Hello All, one the big problem connected with JSF 2.0 and need more information, it is performance and memory use in server side.
And question is JSF only for corporate sites or we can use it for development social networks?
How much memory will use each component of JSF and how we can improve it(clean). I know we must use less SessionScoped beans and more RequestScoped ...
Please write big article about JSF performance and memory use.....

Kind Regards,

I have been hunting around

I have been hunting around for a "proper" App server which could host my JSF2 (Facelets/A4J/RichFaces) application without my hassle and configuration. I tried out GF V3 but it keeps spilling out long stacktrace info complaining about non-supported ELs,etc....JBoss had some weird results too. Lastly, I decided to try out the simplest yet most reliable(and my favorite) Tomact.....JSF2 worked fine with Tomcat 6.0.20 release with out any configuration and no additional effort....Tomcat Rocks!!
www.thetechallies.com

Why go for Tomcat, you ask...

There is one good reason for getting a useful subset of JEE6 Web Profile on Tomcat 6, namely that Tomcat may already be the accepted web container for projects, and the sheer bureaucratic obstacles in the process of having a full JEE 6 application server replace Tomcat can be very large. A much better approach is to have Tomcat support the facilities we need with JSF 2.0 applications (thanks for the clarification of the EL library page being broken, it still is) so the choice of when to upgrade (and even, if) is ours driven by our own needs, instead of technology saying "You _MUST_ upgrade now". Given that requirement many will postpone the upgrade. Just the same as has happened with generics in Java because it _required_ upgrading to Java 5 JVM. This blog entry has been very helpful. Your efforts are appreciated! /Thorbjørn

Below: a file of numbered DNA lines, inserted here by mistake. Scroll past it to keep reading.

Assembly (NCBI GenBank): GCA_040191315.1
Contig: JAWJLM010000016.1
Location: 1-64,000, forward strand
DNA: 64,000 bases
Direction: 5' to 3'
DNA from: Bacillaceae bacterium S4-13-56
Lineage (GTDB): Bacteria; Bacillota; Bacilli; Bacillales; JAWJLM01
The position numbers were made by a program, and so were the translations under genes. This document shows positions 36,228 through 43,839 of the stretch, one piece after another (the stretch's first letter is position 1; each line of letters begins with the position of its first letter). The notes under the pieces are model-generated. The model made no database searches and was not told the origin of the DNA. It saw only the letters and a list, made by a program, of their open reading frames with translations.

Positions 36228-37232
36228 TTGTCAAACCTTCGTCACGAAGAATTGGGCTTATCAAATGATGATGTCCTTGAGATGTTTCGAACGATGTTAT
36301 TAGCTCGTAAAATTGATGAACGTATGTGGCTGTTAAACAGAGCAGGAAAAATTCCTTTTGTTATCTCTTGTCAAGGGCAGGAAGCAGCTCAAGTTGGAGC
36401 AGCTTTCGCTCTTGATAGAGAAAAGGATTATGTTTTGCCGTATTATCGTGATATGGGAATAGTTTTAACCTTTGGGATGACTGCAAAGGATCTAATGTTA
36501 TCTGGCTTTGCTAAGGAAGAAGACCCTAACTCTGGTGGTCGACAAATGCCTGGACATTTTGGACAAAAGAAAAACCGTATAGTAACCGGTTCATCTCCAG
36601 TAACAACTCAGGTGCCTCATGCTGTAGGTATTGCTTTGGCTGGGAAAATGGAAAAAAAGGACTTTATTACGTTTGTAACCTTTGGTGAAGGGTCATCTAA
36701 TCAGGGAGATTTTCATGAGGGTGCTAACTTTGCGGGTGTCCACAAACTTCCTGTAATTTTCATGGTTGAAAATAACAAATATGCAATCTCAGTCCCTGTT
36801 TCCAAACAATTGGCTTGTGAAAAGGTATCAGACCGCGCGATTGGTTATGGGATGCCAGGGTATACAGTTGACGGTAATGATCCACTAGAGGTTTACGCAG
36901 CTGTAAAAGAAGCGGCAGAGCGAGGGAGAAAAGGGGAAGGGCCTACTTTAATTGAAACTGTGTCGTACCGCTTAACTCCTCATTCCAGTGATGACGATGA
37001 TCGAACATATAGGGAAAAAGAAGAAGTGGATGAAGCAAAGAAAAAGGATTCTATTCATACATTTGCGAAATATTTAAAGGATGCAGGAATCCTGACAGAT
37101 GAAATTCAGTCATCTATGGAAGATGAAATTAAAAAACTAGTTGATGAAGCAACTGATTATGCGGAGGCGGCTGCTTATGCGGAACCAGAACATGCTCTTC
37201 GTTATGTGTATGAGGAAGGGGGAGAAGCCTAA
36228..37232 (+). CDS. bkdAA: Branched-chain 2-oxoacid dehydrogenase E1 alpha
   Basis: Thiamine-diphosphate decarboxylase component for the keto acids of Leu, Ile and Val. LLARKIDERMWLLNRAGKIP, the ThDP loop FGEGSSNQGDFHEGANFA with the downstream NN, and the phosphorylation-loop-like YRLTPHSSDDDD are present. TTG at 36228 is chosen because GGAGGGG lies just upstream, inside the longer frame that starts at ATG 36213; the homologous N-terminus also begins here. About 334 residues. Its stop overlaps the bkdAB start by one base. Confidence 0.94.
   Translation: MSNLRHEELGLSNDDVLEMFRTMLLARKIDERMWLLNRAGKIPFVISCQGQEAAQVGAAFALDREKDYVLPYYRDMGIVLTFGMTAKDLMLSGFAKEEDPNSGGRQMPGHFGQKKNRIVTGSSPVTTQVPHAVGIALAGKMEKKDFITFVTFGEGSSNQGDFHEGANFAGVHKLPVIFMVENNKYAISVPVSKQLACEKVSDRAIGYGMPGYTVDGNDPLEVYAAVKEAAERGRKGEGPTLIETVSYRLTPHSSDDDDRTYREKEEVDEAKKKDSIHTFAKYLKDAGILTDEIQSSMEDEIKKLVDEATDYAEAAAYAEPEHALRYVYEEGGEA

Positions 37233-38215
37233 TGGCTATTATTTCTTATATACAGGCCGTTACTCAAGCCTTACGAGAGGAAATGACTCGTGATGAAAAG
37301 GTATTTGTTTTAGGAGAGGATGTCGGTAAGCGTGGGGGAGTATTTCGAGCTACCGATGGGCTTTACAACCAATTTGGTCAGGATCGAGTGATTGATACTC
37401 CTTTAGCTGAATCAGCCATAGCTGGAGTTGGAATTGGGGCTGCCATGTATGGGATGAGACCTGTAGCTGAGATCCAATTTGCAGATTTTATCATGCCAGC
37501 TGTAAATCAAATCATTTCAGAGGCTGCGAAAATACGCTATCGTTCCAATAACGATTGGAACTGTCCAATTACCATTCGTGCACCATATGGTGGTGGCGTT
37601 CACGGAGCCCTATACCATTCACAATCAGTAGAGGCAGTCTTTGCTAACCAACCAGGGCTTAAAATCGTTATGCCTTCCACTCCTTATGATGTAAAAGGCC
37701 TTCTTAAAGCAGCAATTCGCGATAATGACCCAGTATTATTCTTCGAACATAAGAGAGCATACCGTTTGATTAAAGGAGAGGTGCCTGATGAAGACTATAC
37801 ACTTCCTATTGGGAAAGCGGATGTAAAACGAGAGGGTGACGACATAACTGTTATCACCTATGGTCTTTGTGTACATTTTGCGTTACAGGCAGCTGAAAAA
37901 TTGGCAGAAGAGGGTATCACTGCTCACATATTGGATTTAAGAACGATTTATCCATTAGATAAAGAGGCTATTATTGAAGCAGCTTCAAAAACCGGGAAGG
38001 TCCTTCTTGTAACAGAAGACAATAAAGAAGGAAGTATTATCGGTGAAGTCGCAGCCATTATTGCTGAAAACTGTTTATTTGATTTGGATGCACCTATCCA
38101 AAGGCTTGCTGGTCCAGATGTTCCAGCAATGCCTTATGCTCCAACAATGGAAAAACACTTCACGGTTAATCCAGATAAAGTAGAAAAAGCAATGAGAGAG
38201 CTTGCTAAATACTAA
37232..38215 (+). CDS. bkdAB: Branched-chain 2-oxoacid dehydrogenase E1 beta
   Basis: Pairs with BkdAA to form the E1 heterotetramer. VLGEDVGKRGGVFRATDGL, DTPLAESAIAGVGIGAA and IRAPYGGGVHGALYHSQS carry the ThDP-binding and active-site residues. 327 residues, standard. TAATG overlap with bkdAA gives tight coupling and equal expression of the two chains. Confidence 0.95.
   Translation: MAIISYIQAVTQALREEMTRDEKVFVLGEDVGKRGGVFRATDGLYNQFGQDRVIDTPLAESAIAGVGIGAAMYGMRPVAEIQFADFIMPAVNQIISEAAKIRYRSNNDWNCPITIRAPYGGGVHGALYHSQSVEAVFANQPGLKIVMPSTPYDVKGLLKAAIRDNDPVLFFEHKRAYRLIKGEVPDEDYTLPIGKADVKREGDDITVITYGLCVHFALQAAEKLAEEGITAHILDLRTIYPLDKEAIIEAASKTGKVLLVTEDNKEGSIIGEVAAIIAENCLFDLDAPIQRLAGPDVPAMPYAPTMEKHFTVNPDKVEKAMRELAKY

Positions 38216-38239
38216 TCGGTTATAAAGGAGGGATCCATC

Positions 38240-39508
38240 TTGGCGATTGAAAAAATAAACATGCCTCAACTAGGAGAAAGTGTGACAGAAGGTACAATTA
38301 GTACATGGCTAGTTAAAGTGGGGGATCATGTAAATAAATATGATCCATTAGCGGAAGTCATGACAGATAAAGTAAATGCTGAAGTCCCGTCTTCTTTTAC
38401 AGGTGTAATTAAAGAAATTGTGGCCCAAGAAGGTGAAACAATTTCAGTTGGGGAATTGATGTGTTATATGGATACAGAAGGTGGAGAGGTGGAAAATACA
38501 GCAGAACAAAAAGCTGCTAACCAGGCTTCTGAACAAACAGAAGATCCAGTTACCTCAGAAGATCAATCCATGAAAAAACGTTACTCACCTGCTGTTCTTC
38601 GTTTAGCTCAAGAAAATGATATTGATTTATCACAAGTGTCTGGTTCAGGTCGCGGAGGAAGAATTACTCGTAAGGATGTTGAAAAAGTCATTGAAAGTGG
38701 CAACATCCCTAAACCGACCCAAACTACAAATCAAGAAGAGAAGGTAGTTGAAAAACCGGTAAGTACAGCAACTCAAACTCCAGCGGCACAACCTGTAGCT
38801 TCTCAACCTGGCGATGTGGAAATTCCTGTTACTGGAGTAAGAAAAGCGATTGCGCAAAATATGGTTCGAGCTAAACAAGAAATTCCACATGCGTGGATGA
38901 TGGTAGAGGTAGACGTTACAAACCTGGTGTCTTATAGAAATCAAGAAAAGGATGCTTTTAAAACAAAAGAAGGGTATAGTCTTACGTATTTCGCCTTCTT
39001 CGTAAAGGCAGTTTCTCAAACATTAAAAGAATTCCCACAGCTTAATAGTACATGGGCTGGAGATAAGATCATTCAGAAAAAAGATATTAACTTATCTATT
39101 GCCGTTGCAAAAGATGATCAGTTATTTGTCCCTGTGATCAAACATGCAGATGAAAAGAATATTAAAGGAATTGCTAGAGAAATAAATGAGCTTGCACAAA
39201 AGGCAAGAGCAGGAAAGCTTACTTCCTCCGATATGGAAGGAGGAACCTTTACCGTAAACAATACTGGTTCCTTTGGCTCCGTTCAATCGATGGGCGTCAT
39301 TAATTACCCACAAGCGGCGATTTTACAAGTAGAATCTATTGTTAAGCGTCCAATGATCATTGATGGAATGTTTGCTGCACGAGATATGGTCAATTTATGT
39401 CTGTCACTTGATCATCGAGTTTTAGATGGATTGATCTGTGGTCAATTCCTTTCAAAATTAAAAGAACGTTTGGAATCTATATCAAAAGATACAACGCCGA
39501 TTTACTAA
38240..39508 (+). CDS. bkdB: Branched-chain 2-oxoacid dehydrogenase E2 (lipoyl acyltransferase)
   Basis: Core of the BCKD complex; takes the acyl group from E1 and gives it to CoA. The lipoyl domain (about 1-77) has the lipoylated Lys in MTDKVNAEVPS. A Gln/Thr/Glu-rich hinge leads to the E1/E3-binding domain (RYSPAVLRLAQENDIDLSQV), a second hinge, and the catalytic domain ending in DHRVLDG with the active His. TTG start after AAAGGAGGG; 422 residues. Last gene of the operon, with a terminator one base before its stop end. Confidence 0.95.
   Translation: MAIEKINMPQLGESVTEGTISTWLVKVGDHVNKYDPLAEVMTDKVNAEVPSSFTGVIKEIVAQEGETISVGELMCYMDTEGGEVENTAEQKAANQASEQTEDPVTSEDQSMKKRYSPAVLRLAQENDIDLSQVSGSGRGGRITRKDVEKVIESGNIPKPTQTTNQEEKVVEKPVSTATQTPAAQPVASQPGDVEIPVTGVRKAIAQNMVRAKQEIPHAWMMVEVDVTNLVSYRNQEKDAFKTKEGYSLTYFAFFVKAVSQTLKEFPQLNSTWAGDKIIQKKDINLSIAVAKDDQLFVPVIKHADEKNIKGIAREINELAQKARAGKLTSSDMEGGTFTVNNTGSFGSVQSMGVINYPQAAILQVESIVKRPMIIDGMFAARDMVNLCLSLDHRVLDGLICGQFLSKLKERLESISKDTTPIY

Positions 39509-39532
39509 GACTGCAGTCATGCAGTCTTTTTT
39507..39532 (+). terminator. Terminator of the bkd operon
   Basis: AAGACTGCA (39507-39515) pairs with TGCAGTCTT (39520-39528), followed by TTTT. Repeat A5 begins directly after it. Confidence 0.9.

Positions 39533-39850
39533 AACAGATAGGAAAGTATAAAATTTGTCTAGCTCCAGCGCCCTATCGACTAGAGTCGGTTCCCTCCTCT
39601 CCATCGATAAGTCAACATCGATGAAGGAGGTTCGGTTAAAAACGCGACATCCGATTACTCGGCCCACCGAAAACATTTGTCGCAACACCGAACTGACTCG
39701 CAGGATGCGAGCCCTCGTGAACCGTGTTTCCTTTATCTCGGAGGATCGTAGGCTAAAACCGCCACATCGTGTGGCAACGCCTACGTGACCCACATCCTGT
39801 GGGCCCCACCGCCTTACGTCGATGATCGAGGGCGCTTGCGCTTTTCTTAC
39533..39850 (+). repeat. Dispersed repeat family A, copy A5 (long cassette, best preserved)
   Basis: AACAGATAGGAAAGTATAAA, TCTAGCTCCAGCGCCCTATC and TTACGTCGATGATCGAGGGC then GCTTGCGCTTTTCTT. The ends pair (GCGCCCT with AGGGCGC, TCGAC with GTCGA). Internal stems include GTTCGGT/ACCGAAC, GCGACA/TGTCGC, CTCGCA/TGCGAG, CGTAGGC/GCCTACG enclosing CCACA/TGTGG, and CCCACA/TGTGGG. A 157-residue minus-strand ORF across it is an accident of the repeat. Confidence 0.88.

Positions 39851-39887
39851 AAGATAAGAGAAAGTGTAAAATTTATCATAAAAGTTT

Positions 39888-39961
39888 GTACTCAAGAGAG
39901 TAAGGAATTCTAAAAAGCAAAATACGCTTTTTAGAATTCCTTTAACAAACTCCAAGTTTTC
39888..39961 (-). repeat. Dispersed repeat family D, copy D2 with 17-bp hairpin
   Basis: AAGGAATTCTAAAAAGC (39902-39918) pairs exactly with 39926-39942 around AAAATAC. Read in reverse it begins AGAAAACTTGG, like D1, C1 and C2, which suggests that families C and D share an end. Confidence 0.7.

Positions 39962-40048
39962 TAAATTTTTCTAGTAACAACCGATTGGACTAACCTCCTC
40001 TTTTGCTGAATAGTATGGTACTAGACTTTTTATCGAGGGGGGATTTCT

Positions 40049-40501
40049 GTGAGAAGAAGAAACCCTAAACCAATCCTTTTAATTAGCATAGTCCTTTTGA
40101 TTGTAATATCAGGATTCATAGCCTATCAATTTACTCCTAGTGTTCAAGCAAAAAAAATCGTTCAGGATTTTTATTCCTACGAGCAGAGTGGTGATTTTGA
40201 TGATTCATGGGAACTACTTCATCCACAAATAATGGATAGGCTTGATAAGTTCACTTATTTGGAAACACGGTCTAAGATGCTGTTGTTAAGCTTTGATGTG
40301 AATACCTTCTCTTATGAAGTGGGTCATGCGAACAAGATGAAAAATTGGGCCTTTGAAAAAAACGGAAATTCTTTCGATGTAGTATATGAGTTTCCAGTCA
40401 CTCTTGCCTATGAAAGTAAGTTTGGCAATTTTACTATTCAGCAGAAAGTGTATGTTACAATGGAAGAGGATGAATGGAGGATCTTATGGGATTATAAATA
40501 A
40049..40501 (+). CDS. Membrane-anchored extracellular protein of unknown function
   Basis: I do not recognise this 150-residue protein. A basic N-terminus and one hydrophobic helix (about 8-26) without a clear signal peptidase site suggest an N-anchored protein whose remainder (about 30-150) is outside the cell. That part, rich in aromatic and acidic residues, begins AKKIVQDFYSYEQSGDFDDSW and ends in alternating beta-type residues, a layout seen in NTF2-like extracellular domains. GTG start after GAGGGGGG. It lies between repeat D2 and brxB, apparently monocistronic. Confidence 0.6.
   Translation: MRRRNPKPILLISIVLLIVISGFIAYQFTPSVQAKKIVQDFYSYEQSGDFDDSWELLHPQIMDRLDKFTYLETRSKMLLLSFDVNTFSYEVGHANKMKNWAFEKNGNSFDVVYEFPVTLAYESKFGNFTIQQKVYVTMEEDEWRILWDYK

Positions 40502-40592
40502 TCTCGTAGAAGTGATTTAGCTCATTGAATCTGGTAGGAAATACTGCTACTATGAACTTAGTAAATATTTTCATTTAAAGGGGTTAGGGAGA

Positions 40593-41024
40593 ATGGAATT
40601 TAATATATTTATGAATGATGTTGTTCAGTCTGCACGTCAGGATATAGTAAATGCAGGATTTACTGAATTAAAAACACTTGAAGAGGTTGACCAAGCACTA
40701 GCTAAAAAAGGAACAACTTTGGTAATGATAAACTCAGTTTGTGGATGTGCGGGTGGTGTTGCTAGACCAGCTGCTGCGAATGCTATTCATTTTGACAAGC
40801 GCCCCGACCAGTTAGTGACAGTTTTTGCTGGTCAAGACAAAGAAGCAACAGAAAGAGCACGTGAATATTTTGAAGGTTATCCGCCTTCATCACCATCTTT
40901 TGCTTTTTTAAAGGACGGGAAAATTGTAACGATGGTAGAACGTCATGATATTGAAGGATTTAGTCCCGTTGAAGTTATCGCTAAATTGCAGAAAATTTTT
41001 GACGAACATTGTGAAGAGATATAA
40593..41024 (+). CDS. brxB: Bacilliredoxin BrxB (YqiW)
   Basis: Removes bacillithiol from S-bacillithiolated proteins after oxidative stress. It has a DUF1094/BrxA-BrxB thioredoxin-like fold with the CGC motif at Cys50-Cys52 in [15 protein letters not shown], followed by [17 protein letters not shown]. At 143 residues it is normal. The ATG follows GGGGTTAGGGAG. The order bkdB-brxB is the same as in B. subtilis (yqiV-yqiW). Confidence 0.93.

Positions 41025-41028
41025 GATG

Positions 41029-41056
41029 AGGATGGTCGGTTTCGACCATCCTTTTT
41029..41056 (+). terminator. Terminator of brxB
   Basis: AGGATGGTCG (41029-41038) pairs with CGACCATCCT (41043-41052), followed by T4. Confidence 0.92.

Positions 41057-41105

JBoss-EL saves the day

I have found that javax.faces.INTERPRET_EMPTY_STRING_SUBMITTED_VALUES_AS_NULL isn't always good enough. What ALWAYS fixes the problems I run into with JSF 2.0 and the EL that comes with Tomcat 6 is JBoss EL. Just add this to web.xml: <context-param> <param-name>com.sun.faces.expressionFactory</param-name> <param-value>org.jboss.el.ExpressionFactoryImpl</param-value> </context-param> And add this to your Maven2 pom.xml: <dependency> <groupId>org.jboss.seam</groupId> <artifactId>jboss-el</artifactId> <version>2.0.0.GA</version> <exclusions> <exclusion> <groupId>javax.el</groupId> <artifactId>el-api</artifactId> </exclusion> </exclusions> </dependency> Oh, and you also need to add http://repository.jboss.org/maven2 as a Maven 2 repository in your pom.xml. And you should be good to go with JSF 2.0 and Tomcat 6 regarding EL.

One other reason to use the new EL with Tomcat 6